A long-standing goal for melanoma immune therapy is the induction of tumor-specific T cells that effectively delay tumor progression and prolong overall patient survival. Several vaccination strategies have been attempted without success, despite often stimulating large numbers of tumor-specific T cells. Some of this failure is likely due to the active immune suppression mechanisms that operate within tumors. Moreover, it has become apparent that T cell trafficking and migration into tumors will be heavily influenced by the conditions in which those T cells were stimulated. Thus, the ideal cancer vaccine would overcome the immune suppressive environment of the tumor and produce cells that readily migrate into the primary tumor and metastases, wherever they may be. We argue here that a persistent vaccine vector, based on a spread- defective version of the herpes virus cytomegalovirus (CMV), may overcome some of these obstacles. Specifically, persistent CMV-based vectors will continuously boost the immune system outside of the tumor environment and produce T cells that are highly effective at migrating systemically. Our previous work demonstrated that a safe, spread-defective variant of CMV could persist and stimulate large T cell responses.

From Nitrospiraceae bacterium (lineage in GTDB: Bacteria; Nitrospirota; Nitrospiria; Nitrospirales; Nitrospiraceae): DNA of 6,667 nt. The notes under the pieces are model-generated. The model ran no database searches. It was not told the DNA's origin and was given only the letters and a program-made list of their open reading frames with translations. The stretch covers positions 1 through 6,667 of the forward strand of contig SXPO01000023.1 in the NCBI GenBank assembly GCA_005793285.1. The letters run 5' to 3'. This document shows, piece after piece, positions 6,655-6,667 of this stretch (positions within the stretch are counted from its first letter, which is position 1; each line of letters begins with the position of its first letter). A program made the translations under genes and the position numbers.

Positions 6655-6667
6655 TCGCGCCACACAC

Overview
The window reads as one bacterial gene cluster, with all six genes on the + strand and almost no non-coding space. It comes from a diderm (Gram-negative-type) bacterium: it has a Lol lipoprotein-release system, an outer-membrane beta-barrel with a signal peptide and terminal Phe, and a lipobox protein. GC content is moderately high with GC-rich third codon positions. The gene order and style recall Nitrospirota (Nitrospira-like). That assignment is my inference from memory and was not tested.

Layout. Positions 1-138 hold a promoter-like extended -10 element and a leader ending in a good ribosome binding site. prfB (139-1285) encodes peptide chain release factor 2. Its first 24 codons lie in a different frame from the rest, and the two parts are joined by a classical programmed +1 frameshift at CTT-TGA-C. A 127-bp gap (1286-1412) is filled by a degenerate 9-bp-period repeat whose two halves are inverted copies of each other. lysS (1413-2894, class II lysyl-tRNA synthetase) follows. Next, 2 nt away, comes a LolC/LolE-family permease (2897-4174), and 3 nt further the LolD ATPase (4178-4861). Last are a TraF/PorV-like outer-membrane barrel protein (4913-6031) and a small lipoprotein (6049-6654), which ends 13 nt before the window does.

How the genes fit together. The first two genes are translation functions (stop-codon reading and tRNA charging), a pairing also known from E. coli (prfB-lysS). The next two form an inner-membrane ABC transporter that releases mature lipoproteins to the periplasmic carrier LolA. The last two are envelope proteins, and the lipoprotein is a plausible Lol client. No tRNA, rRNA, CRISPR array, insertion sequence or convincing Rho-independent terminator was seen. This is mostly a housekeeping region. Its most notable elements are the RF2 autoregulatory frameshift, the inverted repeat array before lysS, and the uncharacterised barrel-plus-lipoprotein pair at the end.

Our aim for this small grant application is to determine the potential for (or limitations of) such a vaccine strategy. To accomplish this, we will use a newly generated, highly relevant model of metastatic melanoma: mice in which expression of a mutant BRAF (BRAFV600E) is induced. BRAF is a serine/threonine kinase that is mutated in ~50% of human melanomas and the BRAFV600E mutation is present in ~80 to 90% of human BRAF-mutant melanomas. Thus, this model mimics human disease. Most excitingly, this model enables us to combine BRAF inhibition with vaccination. This is a great advantage important because BRAF inhibitors, such as the recently FDA approved Vemurafenib, will be widely used in the clinic and recent data suggest that Vemurafenib may synergize with immune therapies. Here we will test the efficacy of CMV-based vaccination in the presence or absence of Vemurafenib inhibition of BRAF, with specific focus on T cell infiltration of tumors and function within tumors.
Persistent vaccine vectors may overcome some of the obstacles inherent in the generation and maintenance of functional tumor-specific immunity. In this small grant proposal, we will explore the potential for a vaccine vector based on the herpes virus cytomegalovirus, in a highly relevant model of BRAF-mutant metastatic melanoma. This model will enable us to test the vaccine platform as well as the potential synergy arising from combining immune therapy with inhibition of the kinase BRAF.